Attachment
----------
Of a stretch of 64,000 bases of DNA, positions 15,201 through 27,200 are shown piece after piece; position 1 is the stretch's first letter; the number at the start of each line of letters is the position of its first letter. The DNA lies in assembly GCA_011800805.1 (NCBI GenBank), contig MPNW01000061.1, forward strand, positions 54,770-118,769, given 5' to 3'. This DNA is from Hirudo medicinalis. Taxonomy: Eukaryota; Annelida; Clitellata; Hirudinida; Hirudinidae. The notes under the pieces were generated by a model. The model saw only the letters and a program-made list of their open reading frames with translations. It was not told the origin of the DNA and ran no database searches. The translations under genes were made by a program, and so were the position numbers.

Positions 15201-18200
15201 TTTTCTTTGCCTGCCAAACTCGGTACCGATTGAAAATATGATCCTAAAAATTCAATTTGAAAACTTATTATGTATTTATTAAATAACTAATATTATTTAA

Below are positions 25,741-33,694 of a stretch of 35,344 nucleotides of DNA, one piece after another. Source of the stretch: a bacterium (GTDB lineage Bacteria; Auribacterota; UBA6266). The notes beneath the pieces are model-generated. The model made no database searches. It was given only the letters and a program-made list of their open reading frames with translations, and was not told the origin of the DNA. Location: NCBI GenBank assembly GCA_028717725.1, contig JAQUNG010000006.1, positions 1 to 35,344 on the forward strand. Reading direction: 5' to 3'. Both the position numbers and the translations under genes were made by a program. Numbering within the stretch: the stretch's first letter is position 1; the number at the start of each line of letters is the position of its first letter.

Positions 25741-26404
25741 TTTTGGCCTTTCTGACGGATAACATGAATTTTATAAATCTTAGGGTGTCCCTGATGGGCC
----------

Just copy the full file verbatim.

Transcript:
Of a stretch of 64,000 bases of DNA, positions 15,201 through 27,200 are shown piece after piece; position 1 is the stretch's first letter; the number at the start of each line of letters is the position of its first letter. The DNA lies in assembly GCA_011800805.1 (NCBI GenBank), contig MPNW01000061.1, forward strand, positions 54,770-118,769, given 5' to 3'. This DNA is from Hirudo medicinalis. Taxonomy: Eukaryota; Annelida; Clitellata; Hirudinida; Hirudinidae. The notes under the pieces were generated by a model. The model saw only the letters and a program-made list of their open reading frames with translations. It was not told the origin of the DNA and ran no database searches. The translations under genes were made by a program, and so were the position numbers.

Positions 15201-18200
15201 TTTTCTTTGCCTGCCAAACTCGGTACCGATTGAAAATATGATCCTAAAAATTCAATTTGAAAACTTATTATGTATTTATTAAATAACTAATATTATTTAA

Below are positions 25,741-33,694 of a stretch of 35,344 nucleotides of DNA, one piece after another. Source of the stretch: a bacterium (GTDB lineage Bacteria; Auribacterota; UBA6266). The notes beneath the pieces are model-generated. The model made no database searches. It was given only the letters and a program-made list of their open reading frames with translations, and was not told the origin of the DNA. Location: NCBI GenBank assembly GCA_028717725.1, contig JAQUNG010000006.1, positions 1 to 35,344 on the forward strand. Reading direction: 5' to 3'. Both the position numbers and the translations under genes were made by a program. Numbering within the stretch: the stretch's first letter is position 1; the number at the start of each line of letters is the position of its first letter.

Positions 25741-26404
25741 TTTTGGCCTTTCTGACGGATAACATGAATTTTATAAATCTTAGGGTGTCCCTGATGGGCC